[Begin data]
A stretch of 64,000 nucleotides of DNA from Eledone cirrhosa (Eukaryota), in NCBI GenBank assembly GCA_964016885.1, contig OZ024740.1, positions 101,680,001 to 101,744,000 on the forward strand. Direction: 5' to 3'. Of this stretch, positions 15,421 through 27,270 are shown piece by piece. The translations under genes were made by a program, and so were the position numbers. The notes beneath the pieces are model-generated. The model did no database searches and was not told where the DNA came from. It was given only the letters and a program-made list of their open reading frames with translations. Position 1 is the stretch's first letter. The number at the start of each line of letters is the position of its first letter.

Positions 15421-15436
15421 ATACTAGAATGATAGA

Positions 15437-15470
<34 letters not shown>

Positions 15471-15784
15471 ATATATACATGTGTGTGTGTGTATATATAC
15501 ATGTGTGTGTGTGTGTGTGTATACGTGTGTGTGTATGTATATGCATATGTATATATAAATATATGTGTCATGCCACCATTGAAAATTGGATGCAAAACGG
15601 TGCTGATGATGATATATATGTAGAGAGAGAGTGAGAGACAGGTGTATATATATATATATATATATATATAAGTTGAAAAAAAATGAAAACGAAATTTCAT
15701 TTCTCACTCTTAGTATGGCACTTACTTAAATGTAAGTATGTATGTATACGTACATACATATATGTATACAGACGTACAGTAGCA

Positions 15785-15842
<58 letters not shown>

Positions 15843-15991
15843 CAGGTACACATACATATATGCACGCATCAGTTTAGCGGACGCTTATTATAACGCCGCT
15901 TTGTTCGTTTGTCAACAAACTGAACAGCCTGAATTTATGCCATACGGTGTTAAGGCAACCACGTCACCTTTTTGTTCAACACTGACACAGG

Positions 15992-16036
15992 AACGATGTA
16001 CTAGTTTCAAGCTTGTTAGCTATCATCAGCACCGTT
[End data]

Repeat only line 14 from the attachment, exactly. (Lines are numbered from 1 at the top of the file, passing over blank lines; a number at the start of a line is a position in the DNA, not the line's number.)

15843 CAGGTACACATACATATATGCACGCATCAGTTTAGCGGACGCTTATTATAACGCCGCT